BU senate dicusses university changes

BU senate dicusses university changes

Faculty senate met for more than an hour April 7, approving a variety of motions and holding over others to the May meeting.

One topic that was put on hold will be resolved Tuesday when faculty senate holds a brief meeting to discuss possible changes to CS 151 Computing for Non-Science Majors.

A proposal has been made to change the Natural and Computer Science perspective of general education requirements to simply Natural Science, thereby removing all computer science courses from the perspective, and only affecting students returning or entering next fall.

Judy Smrha, assistant dean for institutional effectiveness, said some students may see it as a gift if the proposal passes.

The proposal calls for reducing the nine hour requirement in three disciplines to six hours in two disciplines, including biology, chemistry, geology and physics as the disciplines to choose from.

If students have questions, they need to contact Ruth Miller, director of records and registration, or Smrha.

Senate members joked about not approving May graduates, but most seniors can breathe a sigh of relief, as the list was approved.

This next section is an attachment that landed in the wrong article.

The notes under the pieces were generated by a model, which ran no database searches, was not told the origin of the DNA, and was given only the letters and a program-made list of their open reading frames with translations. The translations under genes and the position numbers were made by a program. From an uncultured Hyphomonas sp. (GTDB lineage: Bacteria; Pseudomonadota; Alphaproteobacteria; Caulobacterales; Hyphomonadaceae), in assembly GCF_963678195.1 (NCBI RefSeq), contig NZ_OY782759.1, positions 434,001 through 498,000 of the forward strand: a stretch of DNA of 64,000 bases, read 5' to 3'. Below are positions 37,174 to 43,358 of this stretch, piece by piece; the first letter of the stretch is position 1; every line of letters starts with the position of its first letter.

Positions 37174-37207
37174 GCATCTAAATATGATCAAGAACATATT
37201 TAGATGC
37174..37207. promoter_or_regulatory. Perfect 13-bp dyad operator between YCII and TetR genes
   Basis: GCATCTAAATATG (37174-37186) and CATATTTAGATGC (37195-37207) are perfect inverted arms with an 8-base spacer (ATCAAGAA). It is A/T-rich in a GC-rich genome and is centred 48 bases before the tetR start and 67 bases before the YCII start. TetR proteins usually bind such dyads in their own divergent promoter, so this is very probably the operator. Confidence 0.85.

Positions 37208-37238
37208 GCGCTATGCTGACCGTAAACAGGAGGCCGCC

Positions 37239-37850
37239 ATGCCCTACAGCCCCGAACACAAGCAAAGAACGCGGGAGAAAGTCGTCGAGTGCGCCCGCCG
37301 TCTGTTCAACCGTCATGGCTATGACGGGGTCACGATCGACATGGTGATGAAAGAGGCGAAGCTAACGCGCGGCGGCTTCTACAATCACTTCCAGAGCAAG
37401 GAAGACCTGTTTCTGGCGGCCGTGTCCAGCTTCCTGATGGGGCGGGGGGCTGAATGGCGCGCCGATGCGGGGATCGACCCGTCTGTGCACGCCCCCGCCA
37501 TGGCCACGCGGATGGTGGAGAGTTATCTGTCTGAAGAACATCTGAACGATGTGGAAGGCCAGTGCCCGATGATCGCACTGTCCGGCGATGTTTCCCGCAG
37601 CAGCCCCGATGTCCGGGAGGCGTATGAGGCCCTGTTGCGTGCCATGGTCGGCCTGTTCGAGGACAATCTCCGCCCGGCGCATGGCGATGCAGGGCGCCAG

Pilot courses also were approved to take the place of some LA 101 classes in the fall.

Due to the university budget crunch, the Faculty Incentive Program was suspended for this year. 

Faculty senate also endorsed the Senate Executive Committee as its temporary representative to the Working Group on Program Review in regards to academics until the May meeting.

“People voted to endorse it for one month and then return to the issue,” Faculty Senate Chair Tracy Floreani said.

The Executive Committee, made up of five members, will report back to senate each time the Working Group meets. Senate members will decide in May to approve the motion, amend it or discuss other proposals.

Rand Ziegler, vice president and dean of the College of Arts and Sciences, said Wednesday that program review will take place at all four schools and in three main areas, including academics, athletics and nonacademic units.

“It’s something that we probably should do on a regular basis regardless of the economic times, but tougher economic times serve as kind of a catalyst,” he said. “If it’s done right, I think you actually can strengthen those programs in the long run by making them more economical and efficient.”

Ziegler said program review doesn’t mean cutting faculty and programs, which some people may fear, but actually using those resources in the best manner possible, although that doesn’t mean cuts couldn’t be made.

Ziegler said the Working Group will be made up of individuals from across the university and led by Provost Randy Pembrook. The process will start at the beginning of the summer and conclude sometime in the fall.

Ziegler said the review of academics also might help effectively staff the new general education curriculum using current faculty.

"You never have a perfect match between the size of the faculty in a given area and the number of students or number of hours that need to be taught there, so you have to be creative," he said.<br/>